AURP allows for manipulation of the hop count, permitting potentially larger networks than would be available with RTMP. Designers using this technique can reduce the number of hops at the AURP tunnel—thus, a network eight hops away can appear to be only two hops away, based on the designer’s configuration.

Figure 5.3 illustrates the AURP tunnel configuration.

FIGURE 5.3  The AURP tunnel over an IP-only WAN

Cisco IOS Features for AppleTalk

As found in most protocols, Cisco has incorporated a number of platform-specific features that can enhance the functionality of the overall system. In AppleTalk, these features include the aforementioned AppleTalk EIGRP routing protocol and the AppleTalk access lists. In addition to the typical Cisco access list, a number of protocol-specific access lists are available to the designer, including ZIP filters and NBP filters. These will be presented in this section.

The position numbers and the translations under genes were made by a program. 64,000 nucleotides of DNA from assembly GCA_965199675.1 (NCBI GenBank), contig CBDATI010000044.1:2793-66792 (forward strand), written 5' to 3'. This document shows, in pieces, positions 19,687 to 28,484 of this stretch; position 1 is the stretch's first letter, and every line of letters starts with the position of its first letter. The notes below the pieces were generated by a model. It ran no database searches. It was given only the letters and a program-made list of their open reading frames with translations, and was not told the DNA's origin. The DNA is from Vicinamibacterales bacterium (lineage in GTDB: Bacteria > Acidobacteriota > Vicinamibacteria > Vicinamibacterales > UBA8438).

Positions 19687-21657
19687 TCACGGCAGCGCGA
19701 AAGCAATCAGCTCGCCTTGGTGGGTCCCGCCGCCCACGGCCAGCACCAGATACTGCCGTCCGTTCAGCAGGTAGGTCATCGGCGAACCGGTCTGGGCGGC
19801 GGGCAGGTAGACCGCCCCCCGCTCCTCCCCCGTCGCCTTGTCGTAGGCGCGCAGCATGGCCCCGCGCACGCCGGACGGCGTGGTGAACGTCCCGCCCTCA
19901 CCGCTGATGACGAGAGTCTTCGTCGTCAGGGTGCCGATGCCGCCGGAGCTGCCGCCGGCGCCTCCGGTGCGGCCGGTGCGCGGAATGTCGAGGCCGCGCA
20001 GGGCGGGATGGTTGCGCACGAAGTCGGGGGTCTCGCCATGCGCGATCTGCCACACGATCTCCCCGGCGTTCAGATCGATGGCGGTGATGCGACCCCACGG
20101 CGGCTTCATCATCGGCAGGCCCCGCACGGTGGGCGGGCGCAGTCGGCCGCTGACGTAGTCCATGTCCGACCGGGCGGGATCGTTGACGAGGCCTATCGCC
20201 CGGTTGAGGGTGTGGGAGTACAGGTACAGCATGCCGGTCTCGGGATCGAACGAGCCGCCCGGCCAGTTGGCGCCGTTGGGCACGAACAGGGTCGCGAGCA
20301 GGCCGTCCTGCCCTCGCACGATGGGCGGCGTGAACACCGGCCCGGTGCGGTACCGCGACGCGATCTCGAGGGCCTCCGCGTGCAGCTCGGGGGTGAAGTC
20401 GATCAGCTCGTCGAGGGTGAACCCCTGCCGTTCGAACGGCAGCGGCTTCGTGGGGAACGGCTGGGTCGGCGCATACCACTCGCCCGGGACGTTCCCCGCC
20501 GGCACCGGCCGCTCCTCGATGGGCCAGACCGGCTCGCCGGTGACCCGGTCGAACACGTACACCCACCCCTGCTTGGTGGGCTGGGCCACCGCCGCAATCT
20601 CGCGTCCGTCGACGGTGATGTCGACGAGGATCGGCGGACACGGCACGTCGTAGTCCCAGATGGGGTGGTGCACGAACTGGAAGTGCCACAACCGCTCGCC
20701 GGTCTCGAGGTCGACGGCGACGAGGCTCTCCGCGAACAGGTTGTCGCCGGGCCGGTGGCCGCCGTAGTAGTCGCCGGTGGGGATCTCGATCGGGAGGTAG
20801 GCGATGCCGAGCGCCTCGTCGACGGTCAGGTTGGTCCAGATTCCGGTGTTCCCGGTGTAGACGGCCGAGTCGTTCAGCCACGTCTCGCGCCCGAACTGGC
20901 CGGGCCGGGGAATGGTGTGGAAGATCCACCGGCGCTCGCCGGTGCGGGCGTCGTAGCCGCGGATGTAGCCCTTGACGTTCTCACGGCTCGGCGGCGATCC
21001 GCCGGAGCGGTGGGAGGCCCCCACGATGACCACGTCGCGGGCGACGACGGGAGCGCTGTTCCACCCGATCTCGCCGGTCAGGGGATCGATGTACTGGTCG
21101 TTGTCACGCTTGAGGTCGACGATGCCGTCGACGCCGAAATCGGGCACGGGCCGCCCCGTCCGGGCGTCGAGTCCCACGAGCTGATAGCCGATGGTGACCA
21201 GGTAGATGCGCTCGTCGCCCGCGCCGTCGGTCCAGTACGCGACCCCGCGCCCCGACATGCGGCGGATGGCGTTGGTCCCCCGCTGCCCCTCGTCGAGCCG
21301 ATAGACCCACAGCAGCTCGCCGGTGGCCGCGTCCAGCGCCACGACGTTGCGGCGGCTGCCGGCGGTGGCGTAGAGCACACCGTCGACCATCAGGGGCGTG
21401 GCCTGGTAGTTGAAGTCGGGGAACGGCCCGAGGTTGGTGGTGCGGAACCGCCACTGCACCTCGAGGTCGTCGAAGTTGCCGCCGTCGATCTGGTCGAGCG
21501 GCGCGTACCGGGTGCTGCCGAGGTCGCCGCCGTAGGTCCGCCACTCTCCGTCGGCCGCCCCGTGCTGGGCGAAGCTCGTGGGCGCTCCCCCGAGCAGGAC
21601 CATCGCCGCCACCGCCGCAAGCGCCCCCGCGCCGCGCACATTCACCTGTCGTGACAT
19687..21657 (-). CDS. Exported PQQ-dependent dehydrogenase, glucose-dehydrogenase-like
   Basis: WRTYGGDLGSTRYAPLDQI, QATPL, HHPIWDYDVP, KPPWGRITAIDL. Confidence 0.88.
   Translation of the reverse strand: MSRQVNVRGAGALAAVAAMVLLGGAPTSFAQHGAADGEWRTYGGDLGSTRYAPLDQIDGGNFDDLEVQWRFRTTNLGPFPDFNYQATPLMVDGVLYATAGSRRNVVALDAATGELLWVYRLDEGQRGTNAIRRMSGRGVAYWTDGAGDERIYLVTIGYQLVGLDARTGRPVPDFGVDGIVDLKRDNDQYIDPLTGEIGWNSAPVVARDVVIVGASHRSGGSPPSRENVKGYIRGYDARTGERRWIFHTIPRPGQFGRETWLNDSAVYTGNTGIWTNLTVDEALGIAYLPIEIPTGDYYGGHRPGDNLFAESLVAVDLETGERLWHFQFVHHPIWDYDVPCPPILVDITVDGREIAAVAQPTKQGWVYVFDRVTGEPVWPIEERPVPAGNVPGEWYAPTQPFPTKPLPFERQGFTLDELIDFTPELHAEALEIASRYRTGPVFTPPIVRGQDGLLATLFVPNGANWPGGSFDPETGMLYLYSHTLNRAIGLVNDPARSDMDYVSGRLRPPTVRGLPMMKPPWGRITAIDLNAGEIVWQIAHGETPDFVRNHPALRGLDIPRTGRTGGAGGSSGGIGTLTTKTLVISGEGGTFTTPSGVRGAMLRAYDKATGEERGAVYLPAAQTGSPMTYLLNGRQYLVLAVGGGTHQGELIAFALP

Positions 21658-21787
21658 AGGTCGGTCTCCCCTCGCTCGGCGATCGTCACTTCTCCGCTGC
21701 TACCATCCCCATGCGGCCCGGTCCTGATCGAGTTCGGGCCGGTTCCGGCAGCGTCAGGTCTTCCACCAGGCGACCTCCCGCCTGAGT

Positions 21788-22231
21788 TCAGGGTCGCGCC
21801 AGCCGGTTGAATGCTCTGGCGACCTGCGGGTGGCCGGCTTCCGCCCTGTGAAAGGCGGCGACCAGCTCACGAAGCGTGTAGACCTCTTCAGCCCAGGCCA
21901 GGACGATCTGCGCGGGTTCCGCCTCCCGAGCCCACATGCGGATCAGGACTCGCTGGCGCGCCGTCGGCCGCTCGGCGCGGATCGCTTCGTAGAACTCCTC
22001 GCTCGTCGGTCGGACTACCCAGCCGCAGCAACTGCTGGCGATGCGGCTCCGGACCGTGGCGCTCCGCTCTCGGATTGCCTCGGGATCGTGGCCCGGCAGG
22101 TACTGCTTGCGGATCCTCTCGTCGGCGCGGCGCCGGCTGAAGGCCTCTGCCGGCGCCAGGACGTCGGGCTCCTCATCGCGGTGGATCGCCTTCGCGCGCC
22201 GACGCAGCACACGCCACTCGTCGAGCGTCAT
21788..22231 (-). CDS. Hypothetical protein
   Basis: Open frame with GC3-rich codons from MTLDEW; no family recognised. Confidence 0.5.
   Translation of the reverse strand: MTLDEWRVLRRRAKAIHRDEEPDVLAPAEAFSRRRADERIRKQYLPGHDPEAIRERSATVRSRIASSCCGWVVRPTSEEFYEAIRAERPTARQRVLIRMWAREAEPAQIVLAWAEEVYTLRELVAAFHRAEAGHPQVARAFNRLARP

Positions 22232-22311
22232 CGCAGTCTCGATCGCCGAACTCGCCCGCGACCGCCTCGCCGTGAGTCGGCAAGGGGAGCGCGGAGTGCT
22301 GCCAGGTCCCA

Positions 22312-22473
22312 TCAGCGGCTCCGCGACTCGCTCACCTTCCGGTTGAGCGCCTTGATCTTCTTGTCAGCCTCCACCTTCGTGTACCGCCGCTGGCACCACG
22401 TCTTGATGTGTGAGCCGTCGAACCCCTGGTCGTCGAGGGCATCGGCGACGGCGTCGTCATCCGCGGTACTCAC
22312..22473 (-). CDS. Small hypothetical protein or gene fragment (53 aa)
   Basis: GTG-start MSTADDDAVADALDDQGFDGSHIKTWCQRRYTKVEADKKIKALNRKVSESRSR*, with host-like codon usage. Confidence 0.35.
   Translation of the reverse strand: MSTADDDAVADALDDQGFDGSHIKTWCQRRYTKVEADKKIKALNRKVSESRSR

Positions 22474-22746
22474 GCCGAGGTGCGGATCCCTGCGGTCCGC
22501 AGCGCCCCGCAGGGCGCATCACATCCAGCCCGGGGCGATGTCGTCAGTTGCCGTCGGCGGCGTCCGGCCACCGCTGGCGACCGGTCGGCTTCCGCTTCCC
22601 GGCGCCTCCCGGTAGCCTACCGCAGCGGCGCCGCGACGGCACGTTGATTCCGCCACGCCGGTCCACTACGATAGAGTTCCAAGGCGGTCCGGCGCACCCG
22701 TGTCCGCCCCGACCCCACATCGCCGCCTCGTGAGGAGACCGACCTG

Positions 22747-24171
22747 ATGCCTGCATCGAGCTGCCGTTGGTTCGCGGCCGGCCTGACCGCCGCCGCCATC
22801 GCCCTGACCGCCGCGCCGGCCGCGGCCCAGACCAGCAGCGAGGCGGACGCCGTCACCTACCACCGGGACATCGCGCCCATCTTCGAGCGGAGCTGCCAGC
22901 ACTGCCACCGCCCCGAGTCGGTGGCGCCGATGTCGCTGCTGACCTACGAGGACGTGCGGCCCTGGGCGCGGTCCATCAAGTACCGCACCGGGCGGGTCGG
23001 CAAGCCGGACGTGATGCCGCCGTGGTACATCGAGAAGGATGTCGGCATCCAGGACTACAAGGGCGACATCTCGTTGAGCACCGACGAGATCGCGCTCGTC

AppleTalk Access Lists

AppleTalk access lists operate in much the same way as they do in IP or other routing protocols. Therefore, the administrator or designer may use them to create distribute lists that control RTMP packets and block cable ranges. They may also be used as part of a security model.

It is important to note that there are additional filters in AppleTalk that are specifically designed to handle certain restrictions in AppleTalk networks. These are presented in this section, and the designer should use them when appropriate. For example, you should not use distribute lists to block zone information. Doing so may cause problems within the network. It is best to use the ZIP reply filter or the GetZoneList filter. All of these filters are based on AppleTalk access lists.

AppleTalk Zone Information

Zone Information Protocol (ZIP) packets advertise zone information to the network. This information must relate to the route, or routes, that corresponds to a particular zone. When ZIP advertises information about a route that does not have a corresponding zone, it can cause a ZIP storm. Cisco routers prevent ZIP storms by holding routing updates for networks that have not sent corresponding zone information. In so doing, the potential for ZIP storms is greatly reduced. Note that this feature greatly increases the stability of the network, but it may slow the propagation of route information.